When interest rates start back up - and they WILL start back up at some point - investors who buy bonds at such low interest rates will see their principle deteriorate extremely quickly. Bondholders who sell before maturity, but after interest rates have risen, will be forced to sell at a severe discount. Those who don't sell, but hold to maturity, will be paid the full face value of their bonds, which is nice.
However, they will likely experience a tremendous loss of purchasing power, as a result of inflation that occurs between now and then. Moreover, these investors face substantial reinvestment risk, as they will be earning a below-market return for an extended period, as they wait for their bonds to mature.
Inflation, though a near-certain problem in the economy down the road, is unlikely to be nearly as bad as Glen Beck would have you believe. Many doomsday theorists point to the recent appalling expansion of the US monetary base as a signed death sentence by inflation. However, there is a way for governments around the world to avoid the hyperinflation that many consider inescapable.
Let's revisit, for a moment, the risk bonds pose to investors' principle, should interest rates rise. This aspect of bonds, though typically confined to a day or two of lectures in university finances classes, may deserve a place in political science curriculum in the near future. It is our contention that, through a form of defeasance, the government can successfully refinance a large portion of its debt after interest rates rise, thereby eliminating a significant portion of the national (Treasury) debt outstanding - by shifting the cost to bond investors in the form of mounting losses.
We all know that the government expanded the US monetary base (and in grotesque fashion) after the financial crisis began tearing through the economy. However, interest rates were already low when the government issued substantial amounts of new debt to fund new emergency facilities. Looking at a Monthly Statement of the Public Debt of the United States from the end of May, we can see that the vast majority of outstanding debt has a yield under 5% (United States Treasury).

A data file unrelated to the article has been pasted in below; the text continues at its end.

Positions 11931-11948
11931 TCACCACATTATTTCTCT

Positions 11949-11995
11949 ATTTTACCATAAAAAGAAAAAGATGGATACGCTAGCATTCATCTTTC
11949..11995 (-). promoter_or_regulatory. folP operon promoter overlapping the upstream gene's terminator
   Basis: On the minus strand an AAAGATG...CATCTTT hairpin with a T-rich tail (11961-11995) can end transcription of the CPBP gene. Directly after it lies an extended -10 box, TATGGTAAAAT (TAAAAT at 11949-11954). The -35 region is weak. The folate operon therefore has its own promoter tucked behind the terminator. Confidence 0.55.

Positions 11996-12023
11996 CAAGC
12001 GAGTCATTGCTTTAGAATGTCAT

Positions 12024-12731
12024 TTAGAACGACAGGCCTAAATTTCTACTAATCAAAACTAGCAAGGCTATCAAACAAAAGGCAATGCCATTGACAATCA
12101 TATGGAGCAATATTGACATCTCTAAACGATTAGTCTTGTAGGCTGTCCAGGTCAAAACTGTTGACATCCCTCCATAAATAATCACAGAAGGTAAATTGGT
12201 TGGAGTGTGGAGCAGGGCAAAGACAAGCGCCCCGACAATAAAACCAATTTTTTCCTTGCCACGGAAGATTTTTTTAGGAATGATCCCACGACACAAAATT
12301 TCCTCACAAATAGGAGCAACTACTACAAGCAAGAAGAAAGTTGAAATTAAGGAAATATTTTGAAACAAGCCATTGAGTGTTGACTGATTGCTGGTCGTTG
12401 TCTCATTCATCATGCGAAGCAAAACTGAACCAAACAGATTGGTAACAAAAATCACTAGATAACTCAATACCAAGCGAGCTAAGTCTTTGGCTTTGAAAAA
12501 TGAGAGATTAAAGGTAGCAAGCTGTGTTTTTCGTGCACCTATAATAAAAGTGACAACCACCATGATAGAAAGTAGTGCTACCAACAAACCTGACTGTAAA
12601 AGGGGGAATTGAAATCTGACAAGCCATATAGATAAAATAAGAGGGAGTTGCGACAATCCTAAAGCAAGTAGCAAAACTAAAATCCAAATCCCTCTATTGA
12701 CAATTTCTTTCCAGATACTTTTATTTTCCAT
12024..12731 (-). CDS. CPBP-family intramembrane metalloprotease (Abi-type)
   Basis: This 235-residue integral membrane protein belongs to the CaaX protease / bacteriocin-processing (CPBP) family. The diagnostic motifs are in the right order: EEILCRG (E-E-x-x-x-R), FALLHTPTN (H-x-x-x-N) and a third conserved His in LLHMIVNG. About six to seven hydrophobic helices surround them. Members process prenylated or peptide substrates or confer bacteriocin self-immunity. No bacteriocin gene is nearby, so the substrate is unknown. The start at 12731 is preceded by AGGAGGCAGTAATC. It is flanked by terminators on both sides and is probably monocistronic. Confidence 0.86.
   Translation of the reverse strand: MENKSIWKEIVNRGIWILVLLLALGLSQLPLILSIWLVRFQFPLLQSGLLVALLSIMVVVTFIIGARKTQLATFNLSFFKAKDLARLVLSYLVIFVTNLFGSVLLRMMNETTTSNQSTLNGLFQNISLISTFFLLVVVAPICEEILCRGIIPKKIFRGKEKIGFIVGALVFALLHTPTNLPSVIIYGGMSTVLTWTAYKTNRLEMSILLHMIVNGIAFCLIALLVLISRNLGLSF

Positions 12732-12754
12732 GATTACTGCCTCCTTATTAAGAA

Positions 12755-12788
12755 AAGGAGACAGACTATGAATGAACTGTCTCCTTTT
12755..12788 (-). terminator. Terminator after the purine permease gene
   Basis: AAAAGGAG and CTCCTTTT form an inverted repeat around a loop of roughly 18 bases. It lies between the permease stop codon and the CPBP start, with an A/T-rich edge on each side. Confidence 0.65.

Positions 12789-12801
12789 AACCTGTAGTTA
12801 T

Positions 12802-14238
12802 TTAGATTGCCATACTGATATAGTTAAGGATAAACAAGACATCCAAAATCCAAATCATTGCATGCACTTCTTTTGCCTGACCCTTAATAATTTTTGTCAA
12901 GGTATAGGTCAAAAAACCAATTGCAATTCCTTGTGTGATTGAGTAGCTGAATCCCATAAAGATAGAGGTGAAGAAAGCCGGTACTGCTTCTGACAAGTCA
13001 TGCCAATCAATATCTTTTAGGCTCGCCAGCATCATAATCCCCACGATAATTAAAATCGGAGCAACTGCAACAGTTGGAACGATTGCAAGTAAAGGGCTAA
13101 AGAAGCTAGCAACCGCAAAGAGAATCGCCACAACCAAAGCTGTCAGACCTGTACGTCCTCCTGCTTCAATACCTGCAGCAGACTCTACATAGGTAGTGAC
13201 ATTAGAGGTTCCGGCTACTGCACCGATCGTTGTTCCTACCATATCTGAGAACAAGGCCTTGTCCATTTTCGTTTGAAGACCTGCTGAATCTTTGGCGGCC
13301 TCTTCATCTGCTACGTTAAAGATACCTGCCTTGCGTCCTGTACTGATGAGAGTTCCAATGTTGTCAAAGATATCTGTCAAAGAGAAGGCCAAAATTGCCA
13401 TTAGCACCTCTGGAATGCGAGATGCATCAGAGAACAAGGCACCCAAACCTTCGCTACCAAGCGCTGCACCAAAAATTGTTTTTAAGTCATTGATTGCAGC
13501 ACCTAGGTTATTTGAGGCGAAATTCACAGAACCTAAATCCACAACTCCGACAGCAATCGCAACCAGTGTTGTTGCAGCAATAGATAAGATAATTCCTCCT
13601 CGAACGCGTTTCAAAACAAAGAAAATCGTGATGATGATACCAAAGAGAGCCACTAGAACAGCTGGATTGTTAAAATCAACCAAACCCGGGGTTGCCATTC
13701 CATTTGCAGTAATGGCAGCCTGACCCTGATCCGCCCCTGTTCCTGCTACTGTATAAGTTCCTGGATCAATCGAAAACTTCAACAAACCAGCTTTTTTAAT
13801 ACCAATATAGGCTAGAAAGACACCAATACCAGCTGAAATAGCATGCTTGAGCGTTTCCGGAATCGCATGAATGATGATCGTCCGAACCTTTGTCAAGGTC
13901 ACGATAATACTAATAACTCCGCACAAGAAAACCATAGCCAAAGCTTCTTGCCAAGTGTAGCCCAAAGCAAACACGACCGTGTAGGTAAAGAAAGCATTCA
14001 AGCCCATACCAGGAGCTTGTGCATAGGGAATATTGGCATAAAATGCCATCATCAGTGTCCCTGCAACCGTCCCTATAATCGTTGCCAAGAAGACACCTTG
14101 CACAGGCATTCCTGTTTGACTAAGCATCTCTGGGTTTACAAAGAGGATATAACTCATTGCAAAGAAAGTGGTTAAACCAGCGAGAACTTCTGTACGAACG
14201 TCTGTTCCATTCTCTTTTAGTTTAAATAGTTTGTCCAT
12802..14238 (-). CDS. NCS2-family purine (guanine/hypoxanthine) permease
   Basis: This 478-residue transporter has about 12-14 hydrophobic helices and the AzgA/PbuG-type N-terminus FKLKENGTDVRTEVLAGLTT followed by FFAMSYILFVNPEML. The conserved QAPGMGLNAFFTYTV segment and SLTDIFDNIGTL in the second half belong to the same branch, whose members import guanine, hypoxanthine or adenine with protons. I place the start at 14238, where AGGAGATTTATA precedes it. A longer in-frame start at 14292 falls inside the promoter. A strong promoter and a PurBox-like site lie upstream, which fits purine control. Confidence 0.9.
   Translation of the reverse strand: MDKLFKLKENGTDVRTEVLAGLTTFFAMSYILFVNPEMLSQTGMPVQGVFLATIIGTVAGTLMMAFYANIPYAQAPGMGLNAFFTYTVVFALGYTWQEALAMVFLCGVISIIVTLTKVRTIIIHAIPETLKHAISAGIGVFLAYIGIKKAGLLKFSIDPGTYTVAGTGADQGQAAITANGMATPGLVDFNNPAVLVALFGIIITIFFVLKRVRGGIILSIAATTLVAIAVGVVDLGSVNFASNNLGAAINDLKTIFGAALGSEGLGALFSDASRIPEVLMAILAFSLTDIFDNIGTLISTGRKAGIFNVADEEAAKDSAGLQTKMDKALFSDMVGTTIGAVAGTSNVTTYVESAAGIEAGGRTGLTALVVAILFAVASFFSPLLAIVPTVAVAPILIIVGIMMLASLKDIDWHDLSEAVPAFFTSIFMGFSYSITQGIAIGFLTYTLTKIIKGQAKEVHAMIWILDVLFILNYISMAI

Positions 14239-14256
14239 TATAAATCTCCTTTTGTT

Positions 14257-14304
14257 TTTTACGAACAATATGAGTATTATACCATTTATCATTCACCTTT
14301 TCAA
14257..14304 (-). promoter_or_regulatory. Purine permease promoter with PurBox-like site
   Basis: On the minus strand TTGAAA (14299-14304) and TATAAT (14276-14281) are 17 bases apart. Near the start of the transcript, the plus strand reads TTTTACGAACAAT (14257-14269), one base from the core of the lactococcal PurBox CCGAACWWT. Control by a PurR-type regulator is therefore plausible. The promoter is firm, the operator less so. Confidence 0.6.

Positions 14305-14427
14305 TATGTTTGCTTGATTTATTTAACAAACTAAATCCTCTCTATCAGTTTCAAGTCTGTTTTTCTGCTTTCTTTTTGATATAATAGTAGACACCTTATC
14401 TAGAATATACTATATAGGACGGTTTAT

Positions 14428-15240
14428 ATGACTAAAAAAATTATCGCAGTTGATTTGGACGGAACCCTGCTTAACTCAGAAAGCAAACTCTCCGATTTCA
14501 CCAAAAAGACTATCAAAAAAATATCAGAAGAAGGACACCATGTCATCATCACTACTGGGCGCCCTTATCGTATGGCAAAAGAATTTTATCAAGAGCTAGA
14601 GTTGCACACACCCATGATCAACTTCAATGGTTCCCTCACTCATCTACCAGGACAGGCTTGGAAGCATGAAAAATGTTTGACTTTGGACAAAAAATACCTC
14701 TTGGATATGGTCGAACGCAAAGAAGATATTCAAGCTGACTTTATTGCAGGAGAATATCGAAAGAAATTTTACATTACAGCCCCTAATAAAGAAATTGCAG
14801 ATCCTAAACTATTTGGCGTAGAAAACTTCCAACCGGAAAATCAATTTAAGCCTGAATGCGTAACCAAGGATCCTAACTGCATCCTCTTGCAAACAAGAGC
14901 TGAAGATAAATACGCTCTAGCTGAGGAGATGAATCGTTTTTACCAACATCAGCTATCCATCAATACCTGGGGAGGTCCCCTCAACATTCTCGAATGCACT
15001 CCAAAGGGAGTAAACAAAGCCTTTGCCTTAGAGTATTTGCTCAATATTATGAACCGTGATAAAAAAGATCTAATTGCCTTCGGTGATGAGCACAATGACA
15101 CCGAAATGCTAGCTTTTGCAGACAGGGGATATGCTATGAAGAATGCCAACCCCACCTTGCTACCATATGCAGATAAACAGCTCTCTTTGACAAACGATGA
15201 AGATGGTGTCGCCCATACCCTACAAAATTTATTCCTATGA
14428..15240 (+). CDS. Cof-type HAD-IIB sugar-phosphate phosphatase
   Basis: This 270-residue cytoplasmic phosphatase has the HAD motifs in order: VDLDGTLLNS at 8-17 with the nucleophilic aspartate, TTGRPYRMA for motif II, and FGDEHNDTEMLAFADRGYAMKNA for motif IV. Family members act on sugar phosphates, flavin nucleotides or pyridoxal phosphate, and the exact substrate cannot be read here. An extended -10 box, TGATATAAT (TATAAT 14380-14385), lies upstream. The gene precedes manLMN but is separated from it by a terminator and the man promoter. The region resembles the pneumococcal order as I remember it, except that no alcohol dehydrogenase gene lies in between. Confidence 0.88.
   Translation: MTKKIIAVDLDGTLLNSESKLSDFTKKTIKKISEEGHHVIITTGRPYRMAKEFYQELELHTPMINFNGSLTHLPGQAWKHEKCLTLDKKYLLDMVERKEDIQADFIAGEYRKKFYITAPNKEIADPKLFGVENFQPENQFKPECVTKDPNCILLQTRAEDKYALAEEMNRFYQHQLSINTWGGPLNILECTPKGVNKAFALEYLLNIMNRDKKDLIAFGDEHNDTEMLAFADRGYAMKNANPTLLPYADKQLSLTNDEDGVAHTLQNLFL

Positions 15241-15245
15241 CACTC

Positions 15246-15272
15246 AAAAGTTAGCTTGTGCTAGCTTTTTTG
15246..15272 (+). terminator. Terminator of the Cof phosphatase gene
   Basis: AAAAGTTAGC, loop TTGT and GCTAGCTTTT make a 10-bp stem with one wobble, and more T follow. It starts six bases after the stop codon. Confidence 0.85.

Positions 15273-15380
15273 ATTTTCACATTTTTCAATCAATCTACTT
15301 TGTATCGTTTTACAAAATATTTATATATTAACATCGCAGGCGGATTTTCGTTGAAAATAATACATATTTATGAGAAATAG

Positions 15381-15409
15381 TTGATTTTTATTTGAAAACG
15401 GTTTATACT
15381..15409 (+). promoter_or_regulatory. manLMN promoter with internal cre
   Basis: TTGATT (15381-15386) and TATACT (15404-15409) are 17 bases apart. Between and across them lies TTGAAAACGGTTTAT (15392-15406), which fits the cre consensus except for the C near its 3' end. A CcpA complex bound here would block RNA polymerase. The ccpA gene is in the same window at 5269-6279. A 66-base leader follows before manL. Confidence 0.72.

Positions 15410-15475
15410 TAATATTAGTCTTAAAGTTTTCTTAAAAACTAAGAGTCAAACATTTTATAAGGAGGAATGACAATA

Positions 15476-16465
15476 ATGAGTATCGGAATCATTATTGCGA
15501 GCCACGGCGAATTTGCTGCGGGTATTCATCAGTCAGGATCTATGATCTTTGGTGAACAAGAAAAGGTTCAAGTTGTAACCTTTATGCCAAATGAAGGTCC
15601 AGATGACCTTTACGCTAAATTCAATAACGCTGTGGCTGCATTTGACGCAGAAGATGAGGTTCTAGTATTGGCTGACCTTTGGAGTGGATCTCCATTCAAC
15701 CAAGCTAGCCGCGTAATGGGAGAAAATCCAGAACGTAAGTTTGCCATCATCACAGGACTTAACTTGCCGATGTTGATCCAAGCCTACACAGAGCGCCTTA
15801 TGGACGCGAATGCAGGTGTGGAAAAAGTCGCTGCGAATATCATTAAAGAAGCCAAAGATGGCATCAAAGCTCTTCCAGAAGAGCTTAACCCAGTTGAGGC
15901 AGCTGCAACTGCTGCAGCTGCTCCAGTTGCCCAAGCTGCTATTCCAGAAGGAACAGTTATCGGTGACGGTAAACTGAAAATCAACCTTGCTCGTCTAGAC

Now, when the Federal Reserve under Jimmy Carter (and to a lesser extent Ronald Reagan) increased the US monetary base by 30%, the prime rate wound up peaking at over 20% when Paul Volker finally killed inflation (St. Louis Fed). This time around, the monetary base more than doubled. However, if prime rate ends up at just 15% (a conservative estimate, in our opinion), a good deal of Treasury debt issued at low interest rates could lose 66% of its face value.
The boys in Washington, after years of trial and error, seem to have finally perfected a system of paying for massive public debts, without ever sending the American people an invoice. Without raising taxes or tariffs, the government has been able to get the American people to pay for its absurd spending through losses and inflation.
In light of these revelations, and in view of recent controversy surrounding the secrecy of the Federal Reserve, it's important for investors to remember that old quote from Mayer Amschel Rothschild, which we have used before and will certainly use again: "Give me control of a nation's money and I care not who makes the laws."